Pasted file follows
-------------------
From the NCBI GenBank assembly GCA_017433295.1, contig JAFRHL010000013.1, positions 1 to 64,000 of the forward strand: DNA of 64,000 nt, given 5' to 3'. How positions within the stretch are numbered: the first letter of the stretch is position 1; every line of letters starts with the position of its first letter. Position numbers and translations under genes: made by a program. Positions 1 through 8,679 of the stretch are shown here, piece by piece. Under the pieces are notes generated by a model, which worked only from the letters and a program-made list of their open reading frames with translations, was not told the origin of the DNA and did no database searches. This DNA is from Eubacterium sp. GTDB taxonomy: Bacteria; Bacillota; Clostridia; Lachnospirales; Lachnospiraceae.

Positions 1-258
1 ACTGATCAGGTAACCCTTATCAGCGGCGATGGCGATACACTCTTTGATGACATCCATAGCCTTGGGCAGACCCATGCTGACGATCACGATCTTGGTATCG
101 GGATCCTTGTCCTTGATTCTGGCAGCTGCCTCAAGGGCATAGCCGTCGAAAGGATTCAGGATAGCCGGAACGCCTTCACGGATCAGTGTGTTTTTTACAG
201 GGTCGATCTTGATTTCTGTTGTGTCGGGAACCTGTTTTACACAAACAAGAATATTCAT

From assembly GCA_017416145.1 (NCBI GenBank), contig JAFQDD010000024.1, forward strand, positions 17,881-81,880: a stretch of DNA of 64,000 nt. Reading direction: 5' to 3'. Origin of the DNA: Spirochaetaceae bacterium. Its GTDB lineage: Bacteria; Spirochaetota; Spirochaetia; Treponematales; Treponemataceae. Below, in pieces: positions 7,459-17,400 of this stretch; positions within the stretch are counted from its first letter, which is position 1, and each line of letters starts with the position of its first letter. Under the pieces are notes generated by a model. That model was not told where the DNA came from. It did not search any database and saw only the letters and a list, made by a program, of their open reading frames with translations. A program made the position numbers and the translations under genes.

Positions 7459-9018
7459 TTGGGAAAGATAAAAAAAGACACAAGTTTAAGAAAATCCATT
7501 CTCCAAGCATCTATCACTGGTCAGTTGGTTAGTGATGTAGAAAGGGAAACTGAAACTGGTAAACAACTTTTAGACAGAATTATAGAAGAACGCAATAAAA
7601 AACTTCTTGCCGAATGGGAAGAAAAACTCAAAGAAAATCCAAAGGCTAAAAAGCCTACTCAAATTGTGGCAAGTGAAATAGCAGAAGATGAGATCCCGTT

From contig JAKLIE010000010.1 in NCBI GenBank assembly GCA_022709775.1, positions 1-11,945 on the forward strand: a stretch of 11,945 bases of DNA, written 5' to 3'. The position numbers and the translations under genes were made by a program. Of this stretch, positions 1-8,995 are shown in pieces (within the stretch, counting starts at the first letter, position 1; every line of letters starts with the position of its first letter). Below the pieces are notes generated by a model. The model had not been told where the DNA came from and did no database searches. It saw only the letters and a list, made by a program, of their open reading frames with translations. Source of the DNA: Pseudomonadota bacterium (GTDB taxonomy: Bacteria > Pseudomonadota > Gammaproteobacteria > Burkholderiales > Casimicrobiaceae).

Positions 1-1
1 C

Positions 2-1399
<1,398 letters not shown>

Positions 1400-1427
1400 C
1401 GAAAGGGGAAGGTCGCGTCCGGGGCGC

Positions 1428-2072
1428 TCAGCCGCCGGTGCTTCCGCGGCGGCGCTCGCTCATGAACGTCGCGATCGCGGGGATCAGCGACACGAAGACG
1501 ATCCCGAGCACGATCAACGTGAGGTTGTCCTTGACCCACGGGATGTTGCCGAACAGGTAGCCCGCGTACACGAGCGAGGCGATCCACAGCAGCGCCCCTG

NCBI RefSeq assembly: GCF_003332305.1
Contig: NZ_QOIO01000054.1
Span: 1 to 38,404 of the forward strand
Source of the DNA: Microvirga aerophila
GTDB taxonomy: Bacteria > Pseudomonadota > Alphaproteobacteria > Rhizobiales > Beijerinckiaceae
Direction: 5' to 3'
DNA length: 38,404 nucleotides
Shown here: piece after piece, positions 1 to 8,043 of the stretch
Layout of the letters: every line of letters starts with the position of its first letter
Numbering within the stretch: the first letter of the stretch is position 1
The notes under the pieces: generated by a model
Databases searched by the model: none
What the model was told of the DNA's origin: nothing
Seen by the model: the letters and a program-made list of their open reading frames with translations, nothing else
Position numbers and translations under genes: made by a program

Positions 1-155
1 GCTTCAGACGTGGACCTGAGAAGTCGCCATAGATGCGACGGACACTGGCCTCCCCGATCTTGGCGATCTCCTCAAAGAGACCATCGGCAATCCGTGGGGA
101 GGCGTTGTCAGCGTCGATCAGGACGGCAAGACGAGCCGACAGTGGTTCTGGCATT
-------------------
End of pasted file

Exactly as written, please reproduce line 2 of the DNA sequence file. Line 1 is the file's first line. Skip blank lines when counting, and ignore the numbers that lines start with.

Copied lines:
Positions 1-258